BORIS JOHNSON has rejected calls for a public inquiry into police failings on sexual violence following the sentencing of Sarah Everard’s killer.
After Labour peer Shami Chakrabarti called for a Stephen Lawrence-style inquiry into a police culture of misogyny and violence against women, the Prime Minister told the BBC’s Andrew Marr show today that other investigations should take place first.
The Metropolitan Police and the Independent Office for Police Conduct are looking into whether opportunities were missed to prevent Ms Everard’s murder by police officer Wayne Couzens, who received a whole-life sentence on Thursday.
Ms Everard was walking home from a friend’s house in Clapham, south London, on March 3 when she was kidnapped by Mr Couzens, who used his warrant card to convince her to get into his car before raping and strangling her.
Metropolitan Police commissioner Cressida Dick has come under pressure to resign, after police chiefs reacted to the sentencing by telling women to flag down a bus if they had suspicions when stopped by a lone police officer.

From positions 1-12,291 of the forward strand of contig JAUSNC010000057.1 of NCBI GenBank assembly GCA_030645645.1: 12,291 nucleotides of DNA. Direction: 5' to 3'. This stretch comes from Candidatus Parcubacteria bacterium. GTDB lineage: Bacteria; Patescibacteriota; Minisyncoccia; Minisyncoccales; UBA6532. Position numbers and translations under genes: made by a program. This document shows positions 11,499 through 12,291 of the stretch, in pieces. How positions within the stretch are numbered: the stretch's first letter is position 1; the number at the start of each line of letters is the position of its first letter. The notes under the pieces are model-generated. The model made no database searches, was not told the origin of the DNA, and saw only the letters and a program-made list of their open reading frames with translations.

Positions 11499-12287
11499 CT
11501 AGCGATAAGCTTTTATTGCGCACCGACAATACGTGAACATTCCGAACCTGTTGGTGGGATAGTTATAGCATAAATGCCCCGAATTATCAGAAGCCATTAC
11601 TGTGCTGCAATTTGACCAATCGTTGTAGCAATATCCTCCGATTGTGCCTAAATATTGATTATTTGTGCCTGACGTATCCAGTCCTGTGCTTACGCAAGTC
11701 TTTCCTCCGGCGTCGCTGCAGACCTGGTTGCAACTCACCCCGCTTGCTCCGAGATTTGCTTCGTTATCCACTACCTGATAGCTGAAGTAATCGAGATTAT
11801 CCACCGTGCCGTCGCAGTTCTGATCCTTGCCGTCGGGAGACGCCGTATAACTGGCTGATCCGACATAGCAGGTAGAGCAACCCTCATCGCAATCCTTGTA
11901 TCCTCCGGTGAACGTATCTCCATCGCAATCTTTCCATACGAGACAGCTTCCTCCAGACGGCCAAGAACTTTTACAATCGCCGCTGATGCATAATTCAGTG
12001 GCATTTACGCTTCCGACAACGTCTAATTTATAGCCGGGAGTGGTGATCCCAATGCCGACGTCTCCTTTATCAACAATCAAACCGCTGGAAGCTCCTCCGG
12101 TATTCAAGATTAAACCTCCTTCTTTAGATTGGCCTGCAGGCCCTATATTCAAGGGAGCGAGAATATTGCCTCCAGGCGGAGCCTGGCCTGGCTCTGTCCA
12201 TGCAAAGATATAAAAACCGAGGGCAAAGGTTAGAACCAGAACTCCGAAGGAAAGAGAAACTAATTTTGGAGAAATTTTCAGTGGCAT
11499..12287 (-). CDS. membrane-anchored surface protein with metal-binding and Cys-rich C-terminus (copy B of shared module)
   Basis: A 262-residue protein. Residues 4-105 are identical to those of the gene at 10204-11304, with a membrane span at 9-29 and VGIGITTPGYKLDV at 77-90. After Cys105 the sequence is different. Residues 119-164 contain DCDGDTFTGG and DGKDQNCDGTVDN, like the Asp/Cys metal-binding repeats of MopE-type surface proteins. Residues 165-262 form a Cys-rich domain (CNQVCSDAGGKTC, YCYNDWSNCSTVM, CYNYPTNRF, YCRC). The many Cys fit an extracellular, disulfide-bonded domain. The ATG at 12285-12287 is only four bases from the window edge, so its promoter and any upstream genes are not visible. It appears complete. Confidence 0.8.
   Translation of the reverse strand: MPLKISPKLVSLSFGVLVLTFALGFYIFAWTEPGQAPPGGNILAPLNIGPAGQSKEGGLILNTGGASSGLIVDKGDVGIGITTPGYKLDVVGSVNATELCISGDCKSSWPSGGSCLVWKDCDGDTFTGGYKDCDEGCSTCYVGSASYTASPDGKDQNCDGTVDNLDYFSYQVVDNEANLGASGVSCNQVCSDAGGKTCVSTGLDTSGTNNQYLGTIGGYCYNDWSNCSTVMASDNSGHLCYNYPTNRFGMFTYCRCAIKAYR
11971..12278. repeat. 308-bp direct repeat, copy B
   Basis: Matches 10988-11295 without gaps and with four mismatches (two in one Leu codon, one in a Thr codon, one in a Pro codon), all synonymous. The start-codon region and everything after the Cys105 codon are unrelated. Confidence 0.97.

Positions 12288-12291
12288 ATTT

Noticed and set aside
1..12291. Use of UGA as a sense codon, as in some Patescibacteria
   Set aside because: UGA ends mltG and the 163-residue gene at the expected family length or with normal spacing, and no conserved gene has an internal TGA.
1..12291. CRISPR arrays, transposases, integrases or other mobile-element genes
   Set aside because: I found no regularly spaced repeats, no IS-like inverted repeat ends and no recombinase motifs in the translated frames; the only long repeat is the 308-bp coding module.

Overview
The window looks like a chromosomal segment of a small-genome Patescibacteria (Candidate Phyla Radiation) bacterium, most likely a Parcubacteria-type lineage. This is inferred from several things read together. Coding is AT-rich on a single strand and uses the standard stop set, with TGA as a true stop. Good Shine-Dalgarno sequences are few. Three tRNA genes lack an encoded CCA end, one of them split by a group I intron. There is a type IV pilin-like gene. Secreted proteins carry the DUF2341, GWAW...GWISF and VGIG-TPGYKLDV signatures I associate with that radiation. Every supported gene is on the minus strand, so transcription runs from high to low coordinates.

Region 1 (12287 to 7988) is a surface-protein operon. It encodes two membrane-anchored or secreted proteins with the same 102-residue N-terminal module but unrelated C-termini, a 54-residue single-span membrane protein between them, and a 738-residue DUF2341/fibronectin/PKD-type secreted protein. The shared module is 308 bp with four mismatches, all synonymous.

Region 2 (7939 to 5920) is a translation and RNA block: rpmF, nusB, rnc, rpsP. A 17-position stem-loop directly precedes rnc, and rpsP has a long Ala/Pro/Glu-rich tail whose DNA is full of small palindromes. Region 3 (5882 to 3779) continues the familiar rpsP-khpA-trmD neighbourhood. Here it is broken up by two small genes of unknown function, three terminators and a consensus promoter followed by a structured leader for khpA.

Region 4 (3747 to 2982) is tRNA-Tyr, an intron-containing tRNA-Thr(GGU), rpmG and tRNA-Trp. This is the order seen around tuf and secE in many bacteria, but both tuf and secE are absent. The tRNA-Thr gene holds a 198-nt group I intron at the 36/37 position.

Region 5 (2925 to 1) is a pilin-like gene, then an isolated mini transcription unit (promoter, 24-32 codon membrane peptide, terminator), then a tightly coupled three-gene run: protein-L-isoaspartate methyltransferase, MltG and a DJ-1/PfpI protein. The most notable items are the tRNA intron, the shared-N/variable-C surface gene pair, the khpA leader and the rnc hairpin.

Asked how women could trust the police, Mr Johnson insisted that it was “very very important that people should have confidence in the police.”
However, he acknowledged serious problems in the policing of sexual violence, blaming a failure of officers and prosecutors to “work together well enough.”
Only 2 per cent of reported rapes in England and Wales result in prosecution and rape convictions are at an all-time low, while many instances of sexual harassment are not fully investigated.
Labour shadow attorney general Lord Falconer said that Mr Johnson’s comments were “devoid of reality,” given that the Crown Prosecution Service had had its budget cut by about a third since the Tories came to power in 2010.
“If the [PM] is serious about ending the epidemic of violence against women and girls, he needs to finally commit to funding a criminal justice system so that it can work for everyone.
“Until then, we will continue to see women and girls being failed by this government.”
Reclaim These Streets co-founder Jamie Klingler told the Morning Star: “The suggestion that Boris is committed to prosecuting rape is laughable in light of his repeated decisions to defund the criminal justice system.
“Women who are assaulted by their partners today, even if their case reaches court, can expect a trial in two years’ time. That is directly because of decisions he has knowingly made.”